That's a big part of people's day and there's this cleared trend towards capturing more data about Sleep and so we sort of just put a tiny, you know, dipped toe in our water there around, you know, building this kind of beautiful experience before going to sleep and we added some utility to it so that it turns off the notifications and it puts the application to sleep, it also sort of tells you how long you've been asleep, and we're gonna do some fun things with visualizations around it in the future but it makes it so, you know, as we work with more companies in the health space whether it's job-owned or other people that are interested in Sleep, we can...
That'll become a big piece of it, and the good news is is that it's actually the third most popular type of content on Path.
At first I saw it, I was like really, I'm gonna tell that I'm asleep, I tell that I'm asleep all the time, I can't stop, and so I realized this isn't like a feature suggestion, I need a nap but...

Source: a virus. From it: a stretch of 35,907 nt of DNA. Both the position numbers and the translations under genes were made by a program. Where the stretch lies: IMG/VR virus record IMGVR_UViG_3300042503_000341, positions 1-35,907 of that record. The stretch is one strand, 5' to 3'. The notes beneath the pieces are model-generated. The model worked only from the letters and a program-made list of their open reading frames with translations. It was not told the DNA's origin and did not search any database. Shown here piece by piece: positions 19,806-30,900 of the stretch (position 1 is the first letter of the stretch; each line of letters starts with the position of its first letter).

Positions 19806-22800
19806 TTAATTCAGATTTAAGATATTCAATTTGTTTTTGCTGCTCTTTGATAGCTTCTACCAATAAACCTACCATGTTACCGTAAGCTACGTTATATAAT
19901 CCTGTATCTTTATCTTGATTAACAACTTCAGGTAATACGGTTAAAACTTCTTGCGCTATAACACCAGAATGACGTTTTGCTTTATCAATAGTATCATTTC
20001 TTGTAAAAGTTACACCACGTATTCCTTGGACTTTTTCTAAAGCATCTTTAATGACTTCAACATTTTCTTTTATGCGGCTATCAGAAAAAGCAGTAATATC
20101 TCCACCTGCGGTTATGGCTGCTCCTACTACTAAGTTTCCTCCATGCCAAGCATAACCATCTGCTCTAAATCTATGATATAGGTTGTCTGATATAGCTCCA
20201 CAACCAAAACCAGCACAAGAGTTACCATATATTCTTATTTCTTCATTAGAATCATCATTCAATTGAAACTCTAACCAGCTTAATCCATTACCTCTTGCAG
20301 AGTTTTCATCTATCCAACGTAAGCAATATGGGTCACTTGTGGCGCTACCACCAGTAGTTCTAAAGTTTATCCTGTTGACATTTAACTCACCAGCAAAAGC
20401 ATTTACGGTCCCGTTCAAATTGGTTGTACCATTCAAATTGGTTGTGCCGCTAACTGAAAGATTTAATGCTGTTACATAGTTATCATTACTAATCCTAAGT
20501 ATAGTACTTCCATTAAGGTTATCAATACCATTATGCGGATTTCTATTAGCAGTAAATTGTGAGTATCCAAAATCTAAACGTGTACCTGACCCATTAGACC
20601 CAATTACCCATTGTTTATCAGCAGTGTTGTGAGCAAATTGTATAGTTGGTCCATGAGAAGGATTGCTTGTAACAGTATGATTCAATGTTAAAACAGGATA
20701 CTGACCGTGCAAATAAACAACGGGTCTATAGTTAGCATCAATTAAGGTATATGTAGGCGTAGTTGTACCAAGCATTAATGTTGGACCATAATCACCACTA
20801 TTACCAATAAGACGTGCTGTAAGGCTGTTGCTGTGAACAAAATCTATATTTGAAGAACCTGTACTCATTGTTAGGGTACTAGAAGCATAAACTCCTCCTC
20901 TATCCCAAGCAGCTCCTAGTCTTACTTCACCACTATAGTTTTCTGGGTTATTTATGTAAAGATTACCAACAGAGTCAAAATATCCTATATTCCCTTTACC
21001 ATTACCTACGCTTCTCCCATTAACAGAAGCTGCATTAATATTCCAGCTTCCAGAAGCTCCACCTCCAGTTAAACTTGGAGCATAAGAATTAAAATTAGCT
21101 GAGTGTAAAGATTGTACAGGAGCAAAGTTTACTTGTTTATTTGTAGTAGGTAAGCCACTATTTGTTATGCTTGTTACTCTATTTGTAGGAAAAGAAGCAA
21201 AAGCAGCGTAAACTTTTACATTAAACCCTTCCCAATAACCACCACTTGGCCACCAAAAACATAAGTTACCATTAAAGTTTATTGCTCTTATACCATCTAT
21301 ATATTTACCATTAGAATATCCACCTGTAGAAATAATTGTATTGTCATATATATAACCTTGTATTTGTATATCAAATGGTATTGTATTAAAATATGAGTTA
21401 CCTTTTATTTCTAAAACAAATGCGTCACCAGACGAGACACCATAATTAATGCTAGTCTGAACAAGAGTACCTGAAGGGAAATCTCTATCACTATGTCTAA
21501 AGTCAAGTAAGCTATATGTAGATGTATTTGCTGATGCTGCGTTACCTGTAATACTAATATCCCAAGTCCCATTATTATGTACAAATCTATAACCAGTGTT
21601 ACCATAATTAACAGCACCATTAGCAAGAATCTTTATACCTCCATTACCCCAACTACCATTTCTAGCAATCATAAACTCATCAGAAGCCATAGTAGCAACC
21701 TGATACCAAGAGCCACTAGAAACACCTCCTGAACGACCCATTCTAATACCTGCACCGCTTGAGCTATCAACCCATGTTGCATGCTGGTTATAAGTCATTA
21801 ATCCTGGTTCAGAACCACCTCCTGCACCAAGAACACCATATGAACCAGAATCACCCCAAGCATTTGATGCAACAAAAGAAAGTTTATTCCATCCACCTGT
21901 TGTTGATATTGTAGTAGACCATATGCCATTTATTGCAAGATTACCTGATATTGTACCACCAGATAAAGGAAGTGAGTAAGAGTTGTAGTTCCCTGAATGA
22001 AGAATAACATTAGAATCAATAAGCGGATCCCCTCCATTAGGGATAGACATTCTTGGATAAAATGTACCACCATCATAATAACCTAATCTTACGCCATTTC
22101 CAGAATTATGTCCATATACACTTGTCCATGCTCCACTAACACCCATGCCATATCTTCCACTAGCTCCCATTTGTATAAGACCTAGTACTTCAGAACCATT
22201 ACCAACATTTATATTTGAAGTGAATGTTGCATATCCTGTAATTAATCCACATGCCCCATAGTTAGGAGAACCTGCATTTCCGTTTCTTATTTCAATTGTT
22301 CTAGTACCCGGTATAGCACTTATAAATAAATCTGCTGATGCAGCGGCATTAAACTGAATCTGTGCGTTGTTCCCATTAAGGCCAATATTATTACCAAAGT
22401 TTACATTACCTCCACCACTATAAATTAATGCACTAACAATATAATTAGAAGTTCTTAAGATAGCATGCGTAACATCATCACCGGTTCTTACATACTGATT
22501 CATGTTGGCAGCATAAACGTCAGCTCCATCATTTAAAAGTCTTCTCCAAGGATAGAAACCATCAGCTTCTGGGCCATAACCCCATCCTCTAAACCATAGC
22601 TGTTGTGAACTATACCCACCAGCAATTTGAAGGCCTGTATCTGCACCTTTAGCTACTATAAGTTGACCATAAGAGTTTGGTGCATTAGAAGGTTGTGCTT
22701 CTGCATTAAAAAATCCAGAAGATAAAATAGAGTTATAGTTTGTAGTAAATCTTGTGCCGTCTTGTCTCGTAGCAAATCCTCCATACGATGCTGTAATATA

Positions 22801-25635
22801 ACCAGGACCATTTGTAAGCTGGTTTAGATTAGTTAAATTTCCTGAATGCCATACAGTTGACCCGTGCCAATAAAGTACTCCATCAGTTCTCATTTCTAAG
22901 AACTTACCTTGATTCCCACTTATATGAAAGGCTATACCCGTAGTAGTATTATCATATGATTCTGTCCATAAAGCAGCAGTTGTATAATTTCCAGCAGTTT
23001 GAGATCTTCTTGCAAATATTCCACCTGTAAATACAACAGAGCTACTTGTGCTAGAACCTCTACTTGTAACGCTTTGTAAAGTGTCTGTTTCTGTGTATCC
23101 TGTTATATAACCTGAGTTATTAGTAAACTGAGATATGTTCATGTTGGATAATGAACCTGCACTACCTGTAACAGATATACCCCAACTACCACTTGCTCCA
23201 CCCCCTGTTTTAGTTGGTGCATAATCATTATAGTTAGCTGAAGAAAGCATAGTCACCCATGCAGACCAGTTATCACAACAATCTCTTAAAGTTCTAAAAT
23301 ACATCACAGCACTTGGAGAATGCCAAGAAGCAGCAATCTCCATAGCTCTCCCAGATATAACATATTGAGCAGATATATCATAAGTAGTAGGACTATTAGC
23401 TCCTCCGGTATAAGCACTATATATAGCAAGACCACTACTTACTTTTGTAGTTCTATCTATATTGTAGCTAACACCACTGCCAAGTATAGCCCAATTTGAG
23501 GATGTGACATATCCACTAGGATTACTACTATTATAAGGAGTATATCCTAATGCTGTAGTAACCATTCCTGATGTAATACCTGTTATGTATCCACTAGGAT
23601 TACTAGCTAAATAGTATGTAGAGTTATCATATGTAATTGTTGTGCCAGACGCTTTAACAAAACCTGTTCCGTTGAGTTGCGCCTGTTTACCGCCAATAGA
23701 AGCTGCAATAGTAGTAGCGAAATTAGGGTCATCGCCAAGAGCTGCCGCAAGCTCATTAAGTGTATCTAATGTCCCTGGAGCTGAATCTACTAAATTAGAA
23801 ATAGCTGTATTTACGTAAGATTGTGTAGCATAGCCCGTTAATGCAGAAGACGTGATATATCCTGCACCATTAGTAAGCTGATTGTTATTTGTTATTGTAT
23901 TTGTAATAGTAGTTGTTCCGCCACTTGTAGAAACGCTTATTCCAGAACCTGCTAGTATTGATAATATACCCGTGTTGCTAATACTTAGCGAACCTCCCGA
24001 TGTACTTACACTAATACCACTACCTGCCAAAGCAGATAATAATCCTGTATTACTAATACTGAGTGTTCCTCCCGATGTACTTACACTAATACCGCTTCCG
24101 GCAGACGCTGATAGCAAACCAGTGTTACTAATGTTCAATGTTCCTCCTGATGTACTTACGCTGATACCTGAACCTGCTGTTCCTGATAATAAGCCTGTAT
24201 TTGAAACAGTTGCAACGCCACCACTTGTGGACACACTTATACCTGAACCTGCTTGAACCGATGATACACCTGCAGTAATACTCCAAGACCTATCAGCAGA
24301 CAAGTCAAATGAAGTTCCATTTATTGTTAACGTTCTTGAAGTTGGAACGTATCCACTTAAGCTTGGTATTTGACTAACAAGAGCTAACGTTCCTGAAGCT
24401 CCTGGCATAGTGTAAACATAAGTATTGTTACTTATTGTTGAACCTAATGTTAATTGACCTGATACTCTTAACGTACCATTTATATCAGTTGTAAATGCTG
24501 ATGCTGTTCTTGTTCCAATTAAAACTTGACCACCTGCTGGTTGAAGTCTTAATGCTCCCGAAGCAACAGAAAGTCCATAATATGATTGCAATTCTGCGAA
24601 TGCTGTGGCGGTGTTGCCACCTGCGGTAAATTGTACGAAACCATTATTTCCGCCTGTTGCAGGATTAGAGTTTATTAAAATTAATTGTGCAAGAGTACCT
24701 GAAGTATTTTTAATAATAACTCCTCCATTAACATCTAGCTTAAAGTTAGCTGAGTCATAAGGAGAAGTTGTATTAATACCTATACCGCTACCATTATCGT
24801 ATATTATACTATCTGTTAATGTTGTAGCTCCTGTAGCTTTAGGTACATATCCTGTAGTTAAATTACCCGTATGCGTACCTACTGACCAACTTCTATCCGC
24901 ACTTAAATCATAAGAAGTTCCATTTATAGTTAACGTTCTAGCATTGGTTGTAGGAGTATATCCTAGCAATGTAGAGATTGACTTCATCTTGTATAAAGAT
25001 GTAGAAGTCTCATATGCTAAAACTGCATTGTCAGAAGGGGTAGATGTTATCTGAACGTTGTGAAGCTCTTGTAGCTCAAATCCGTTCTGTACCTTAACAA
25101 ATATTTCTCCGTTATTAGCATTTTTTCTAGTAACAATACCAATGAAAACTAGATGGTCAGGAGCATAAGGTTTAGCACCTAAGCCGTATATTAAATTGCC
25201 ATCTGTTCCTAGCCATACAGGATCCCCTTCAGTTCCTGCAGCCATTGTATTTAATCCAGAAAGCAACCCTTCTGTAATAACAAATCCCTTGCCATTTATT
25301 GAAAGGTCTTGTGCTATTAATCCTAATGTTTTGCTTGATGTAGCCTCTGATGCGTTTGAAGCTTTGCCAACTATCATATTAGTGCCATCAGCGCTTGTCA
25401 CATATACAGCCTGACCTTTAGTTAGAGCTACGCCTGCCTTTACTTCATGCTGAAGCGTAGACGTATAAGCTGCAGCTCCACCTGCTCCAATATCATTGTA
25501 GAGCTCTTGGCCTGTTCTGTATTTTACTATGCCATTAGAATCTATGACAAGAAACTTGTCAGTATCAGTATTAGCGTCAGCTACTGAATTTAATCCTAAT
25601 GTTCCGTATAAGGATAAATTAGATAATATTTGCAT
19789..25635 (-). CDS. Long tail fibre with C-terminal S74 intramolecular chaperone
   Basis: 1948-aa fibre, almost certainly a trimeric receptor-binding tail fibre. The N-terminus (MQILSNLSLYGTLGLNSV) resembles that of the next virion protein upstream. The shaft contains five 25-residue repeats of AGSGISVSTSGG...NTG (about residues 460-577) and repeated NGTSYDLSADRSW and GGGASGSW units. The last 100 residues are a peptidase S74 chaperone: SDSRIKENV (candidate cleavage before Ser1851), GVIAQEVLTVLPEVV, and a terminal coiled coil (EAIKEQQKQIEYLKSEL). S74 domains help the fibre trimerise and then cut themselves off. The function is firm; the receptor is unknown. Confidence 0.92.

Yeah, we do hear that, we do need a nap button.
It's been like nagging me about how I only got an hour of sleep, and like that was a great nap.
Yeah, that was a good nap; we'll do the nap feature just for you.
All right, I appreciate that.
All right, well good luck at South by Southwest.
Thanks for coming to talk to us.
You can find this interview and all of the rest of our interviews from email@example.com.
Facebook, Twitter and Google face Congress over free speech
Everything AMD just revealed at its RX 6000 graphics card event
Big tech explains how it will fight foreign government hacks...
Hawaii senator calls big tech congressional hearing 'a sham'
Twitter CEO gets yelled at by Sen. Ted Cruz
Twitter, Google and Facebook make their opening statements to...
Google CEO Sundar Pichai testifies before Congress
Twitter CEO Jack Dorsey makes his opening statement to Congress
T-Mobile CEO on how it can afford to undercut its rivals with...
The Ocean Cleanup's latest invention: Sunglasses made of recycled...